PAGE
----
EITC vital in Rural and Small Town Nebraska - Center for Rural Affairs testifies in favor of LB 495

Release Date: 

03/04/2015

Contact(s): 

John Crabtree, johnc@cfra.org, (563) 581-2867 or (402) 687-2103 ext. 1010
or Jon Bailey, jonb@cfra.org, (402) 687-2103 ext 1013

Lincoln, Nebraska - Today, the Nebraska Legislature’s Revenue Committee is hearing public testimony on LB 495 - a legislative proposal that would increase the state Earned Income Tax Credit to 13 percent of the federal EITC for tax years 2016 and beyond (up from the current 10 percent).

A group of Nebraskans that has been generally missing from tax policy discussions are low-income working Nebraskans. That is why LB 495 is so important. It is the one piece of tax policy that truly benefits these families.
Jon Bailey, Rural Policy Director
Center for Rural Affairs

To view or download copies of Bailey’s Center for Rural Affairs testimony go to:
http://www.cfra.org/LB-495-testimony

 
“Our research details the many benefits of the Earned Income Tax Credit in alleviating poverty and for many aspects of family life, especially in rural and small town Nebraska,” Bailey testified. “The credit is unique among many areas of domestic policy over the past several decades – it is a true bipartisan effort, lauded by officials in both parties, introduced by President Nixon, implemented by President Ford, praised by President Reagan, and expanded by President Clinton.”
 
Along with his testimony, Bailey also presented Committee members copies of a report released last fall by the Center for Rural Affairs concerning the usage of the federal Earned Income Tax Credit. Bailey pointed out that since Nebraska’s earned income tax credit is connected to the federal tax credit the analysis and findings are the same for both.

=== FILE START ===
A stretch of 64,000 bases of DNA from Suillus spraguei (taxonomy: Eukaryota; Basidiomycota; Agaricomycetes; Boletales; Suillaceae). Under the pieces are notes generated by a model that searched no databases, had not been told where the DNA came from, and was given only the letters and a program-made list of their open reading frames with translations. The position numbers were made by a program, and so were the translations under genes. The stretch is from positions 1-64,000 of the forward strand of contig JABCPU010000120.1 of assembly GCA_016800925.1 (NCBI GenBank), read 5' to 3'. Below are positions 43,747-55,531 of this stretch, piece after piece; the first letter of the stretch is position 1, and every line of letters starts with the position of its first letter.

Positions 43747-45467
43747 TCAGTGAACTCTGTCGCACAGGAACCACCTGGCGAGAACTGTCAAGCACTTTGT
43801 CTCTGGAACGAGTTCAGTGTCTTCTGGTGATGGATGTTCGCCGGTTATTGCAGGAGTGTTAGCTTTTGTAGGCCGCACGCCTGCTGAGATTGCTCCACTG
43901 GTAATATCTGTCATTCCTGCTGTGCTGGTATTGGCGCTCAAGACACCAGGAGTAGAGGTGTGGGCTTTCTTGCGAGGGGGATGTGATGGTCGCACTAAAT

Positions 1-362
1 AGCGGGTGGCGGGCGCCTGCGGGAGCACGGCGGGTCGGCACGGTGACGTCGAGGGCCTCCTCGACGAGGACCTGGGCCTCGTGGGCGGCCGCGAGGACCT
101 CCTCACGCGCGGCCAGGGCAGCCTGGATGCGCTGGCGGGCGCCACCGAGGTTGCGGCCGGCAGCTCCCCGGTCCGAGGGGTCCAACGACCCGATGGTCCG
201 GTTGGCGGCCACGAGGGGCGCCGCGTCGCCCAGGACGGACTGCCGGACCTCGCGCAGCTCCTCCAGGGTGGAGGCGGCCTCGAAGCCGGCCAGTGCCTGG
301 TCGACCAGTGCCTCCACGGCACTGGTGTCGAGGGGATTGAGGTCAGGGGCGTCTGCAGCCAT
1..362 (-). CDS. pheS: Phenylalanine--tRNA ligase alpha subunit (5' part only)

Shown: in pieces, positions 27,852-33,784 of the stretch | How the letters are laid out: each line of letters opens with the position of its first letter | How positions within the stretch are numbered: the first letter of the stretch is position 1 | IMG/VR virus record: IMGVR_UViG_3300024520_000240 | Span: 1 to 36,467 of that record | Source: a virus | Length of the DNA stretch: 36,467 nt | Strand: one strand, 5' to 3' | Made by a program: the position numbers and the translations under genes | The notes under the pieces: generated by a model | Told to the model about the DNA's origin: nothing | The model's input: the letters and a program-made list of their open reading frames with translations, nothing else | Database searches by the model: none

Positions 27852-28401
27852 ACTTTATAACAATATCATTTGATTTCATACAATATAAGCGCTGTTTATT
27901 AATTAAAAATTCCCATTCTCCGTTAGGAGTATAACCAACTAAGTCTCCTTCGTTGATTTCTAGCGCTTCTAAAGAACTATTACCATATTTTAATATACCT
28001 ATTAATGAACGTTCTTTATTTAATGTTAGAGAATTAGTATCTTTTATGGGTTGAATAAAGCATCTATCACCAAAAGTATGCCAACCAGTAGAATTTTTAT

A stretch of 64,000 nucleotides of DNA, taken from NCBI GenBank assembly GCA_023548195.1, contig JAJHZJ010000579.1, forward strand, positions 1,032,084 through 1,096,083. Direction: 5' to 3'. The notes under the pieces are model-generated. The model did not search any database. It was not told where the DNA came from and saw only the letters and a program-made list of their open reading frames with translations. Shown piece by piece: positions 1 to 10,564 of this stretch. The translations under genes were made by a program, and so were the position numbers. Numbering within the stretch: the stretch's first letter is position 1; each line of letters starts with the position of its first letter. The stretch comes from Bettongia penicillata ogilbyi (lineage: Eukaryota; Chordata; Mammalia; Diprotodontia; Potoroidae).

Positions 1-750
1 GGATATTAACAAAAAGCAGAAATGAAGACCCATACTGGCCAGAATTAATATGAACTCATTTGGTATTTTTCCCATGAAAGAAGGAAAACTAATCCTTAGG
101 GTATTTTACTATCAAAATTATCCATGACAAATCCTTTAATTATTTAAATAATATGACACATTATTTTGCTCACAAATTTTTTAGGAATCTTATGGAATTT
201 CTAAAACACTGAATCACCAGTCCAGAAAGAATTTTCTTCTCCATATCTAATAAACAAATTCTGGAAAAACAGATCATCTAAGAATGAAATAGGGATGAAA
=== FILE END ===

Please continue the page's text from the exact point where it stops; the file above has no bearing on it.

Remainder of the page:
“Clearly, the earned income tax credit is important to many families in rural Nebraska and in our mid-size cities. Many families depend on the credit for its poverty alleviation benefits and a stronger state credit will enhance those benefits,” concluded Bailey. “For those reasons we respectfully request that you advance LB 495.”
 
To view or download a full copy of the Bailey’s EITC report go to: http://www.cfra.org/sites/www.cfra.org/files/publications/EITC-final_0.pdf
 
According to Bailey, the report analyzes the usage of the federal earned income tax credit for tax year 2012, the most recent data available, by county types for each state. The three county types examined were: metropolitan – counties part of a metropolitan statistical area as designated by the U.S. Census Bureau; micropolitan – counties based around at least one core urbanized area with a population of 10,000 to 49,999; and rural – essentially, every other county not in the other two categories.
 
Nationally, micropolitan and rural counties – the two smallest categories in terms of population – have the largest usage of the federal Earned Income Tax Credit as a percentage of all federal tax returns claiming the credit. The national data is in the table below.

Place of Residence

Total Individual Federal Income Tax Returns (2012)

Total Individual Federal Returns Claiming EITC (2012)

Pct. of all  Individual Federal Returns Claiming EITC (2012)

United States

144,276,600

24,745,200

19.2%

Metropolitan

122,107,900

22,976,820

18.7%

Micropolitan

 11,630,220

 2,513,310

21.6%

Rural

 10,535,400

 2,255,610

21.4%

 

 
Nebraska data reveals a similar pattern. Nebraska usage of the federal credit is broken down as follows as a percentage of tax returns claiming the credit:
 
Statewide: 16.0%
Metropolitan counties: 15.6%
Micropolitan counties: 17.4%
Rural counties: 15.8%

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